Today I thought I would talk about what I ve been working on this week myself and I thought it would be an oportunity to talk about a part of my painting process which I have always used, that being working on multiple paintings at once and the reasons why I find this so useful.
My painting process starts with a selection of thumbnail sketches, with the aim of exploring how I will break a space up, for example where my horizon line will be and where my simple structure lines will go. Once I have established a simple pattern of lines giving me a pathway into and out of the picture, then I will think about tone [light and dark]. I may use a simple tonal painting to explore this before progressing into colour.
Once I have decided on my structure lines I then set up several boards to work on. I usually work on between 3 and 5 paintings at once in my studio and if I work outside I usually grid paper out into different sizes and will work on up tp 9 paintings at once. I want to explore the value and reason behind doing this a little.
One of the main reasons I work like this is to prevent my work becoming too tight and I find I can react spontaneously as the landscape can change so quickly before me. Alternatively when I m working in the studio I will work on several paintings at once so as to explore different colourways and subtle changes that inspire a different feeling to a piece.
These are the three I have been working on this week,they are unfinished works, but I wanted to show and talk about the process of how I work. So 2 of these paintings have been worked through from the darkest tones and colours through to almost the lightest value and the largest of these at 1m by 1m has been completed to just over a half tone and colour, leaving the lightest areas to still be painted. I will post these again when they are completed.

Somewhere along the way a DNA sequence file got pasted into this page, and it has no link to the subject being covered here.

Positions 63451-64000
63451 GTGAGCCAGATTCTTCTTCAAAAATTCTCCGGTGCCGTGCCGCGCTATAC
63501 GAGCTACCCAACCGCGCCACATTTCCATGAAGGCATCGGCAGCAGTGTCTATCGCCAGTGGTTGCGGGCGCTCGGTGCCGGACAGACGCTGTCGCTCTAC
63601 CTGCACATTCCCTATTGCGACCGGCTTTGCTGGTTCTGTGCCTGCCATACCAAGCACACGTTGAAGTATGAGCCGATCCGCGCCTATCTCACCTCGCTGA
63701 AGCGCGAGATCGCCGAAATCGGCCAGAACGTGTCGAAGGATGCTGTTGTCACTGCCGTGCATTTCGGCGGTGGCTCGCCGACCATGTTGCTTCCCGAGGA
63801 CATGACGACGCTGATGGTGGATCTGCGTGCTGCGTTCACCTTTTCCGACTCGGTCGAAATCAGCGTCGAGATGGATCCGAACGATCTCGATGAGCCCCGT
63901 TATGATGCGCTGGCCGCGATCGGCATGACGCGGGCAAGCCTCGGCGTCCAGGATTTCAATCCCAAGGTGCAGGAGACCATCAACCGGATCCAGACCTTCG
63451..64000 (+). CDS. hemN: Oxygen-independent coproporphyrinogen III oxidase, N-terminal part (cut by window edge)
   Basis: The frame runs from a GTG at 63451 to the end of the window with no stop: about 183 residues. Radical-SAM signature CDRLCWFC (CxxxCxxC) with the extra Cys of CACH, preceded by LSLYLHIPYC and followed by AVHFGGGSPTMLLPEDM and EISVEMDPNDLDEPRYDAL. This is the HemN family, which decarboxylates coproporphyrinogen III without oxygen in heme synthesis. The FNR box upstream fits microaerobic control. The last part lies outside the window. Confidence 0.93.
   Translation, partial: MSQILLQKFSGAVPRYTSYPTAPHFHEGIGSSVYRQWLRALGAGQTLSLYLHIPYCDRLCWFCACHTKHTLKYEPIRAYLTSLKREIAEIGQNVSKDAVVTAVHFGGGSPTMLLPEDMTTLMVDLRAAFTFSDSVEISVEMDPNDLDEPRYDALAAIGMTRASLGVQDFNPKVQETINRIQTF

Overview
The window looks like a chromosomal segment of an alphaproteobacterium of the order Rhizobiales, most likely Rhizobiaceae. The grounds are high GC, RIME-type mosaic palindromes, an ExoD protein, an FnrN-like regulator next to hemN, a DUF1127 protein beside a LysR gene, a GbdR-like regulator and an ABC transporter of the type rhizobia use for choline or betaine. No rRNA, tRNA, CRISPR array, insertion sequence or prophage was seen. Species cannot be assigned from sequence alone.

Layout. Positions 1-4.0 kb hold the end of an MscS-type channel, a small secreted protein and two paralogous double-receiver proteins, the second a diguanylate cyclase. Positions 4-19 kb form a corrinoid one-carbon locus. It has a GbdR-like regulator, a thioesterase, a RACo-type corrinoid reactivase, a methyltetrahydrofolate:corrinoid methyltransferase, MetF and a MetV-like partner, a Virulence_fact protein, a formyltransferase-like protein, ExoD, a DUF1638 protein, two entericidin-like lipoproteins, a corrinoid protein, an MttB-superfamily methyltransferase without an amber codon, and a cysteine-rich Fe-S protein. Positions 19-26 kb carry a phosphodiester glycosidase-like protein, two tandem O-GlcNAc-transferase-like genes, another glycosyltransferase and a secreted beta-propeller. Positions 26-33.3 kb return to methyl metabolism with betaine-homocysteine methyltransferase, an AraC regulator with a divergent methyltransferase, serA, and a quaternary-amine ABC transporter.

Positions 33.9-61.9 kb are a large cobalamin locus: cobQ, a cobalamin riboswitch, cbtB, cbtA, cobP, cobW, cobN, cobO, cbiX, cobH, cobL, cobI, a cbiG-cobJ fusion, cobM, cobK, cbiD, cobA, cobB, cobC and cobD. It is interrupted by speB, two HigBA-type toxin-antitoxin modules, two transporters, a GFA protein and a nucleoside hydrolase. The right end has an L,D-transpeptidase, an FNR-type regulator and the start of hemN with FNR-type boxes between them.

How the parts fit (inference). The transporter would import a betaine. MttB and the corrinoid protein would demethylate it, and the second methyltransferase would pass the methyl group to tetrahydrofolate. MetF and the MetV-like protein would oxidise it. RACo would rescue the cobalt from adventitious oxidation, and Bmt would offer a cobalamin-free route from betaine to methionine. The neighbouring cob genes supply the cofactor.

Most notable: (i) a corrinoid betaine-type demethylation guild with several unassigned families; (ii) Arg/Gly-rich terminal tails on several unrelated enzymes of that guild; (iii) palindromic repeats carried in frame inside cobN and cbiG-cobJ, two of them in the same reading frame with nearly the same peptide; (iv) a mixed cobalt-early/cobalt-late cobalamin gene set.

I look forward to hearing your comments about the pieces and about the process. Please do ask if you would like to know more about the techniques I have used here.
I'm going to be posting on Tuesdays and Saturdays from now on, this will be an oportunity to pick up ideas and techniques from my teaching sessions at Cheltenham Fine Art on a Monday and Friday [Seeinfo@cheltfineart.co.uk if you may interested in joining us]. To my students these blogs will be a reminder of what you have learned and practised in your sessions. I will be posting throughout holidays with ideas and techniques that you may try to keep your practise going until term starts again this being the week beginning 11th April.
This weeks painting and drawing session took a decidely Eastery feel. We were consolidating drawing and painting skills that we had done this half term. We started with thumbnail sketches of groups of objects on the table. The aim of this is to be able to reduce what you see into simple shapes and use these to pin a more structured and detailed drawing on to. This is how I start off my creative process every time. I have found if I deconstruct objects like this each time it allows me to be able to draw anything however complicated it may seem.
Our next skill was mixing and using colour. We have worked hard this term using a selection of differing primary colours to see how they mix and behave with each other. Its a really great exercise to do however experienced you are. To play and mix your colours to remind oneself of how they work. As artists we often have a pallette of colours that we favour but I still feel there is value in stepping outside this and experimenting now and again to keep things fresh and moving forward.
Lastly we were exploring how objects relate to one another in a composition. Looking for interesting ways of linking through shadow shapes and negative space [the space around an object] and creating interest in these areas with colour and tone so as this becomes as important as the objects themselves.
Well I hope you have enjoyed reading this Tuesdays post and I hope to see you here on Saturday, have a good week everyone.
Get creating !!!!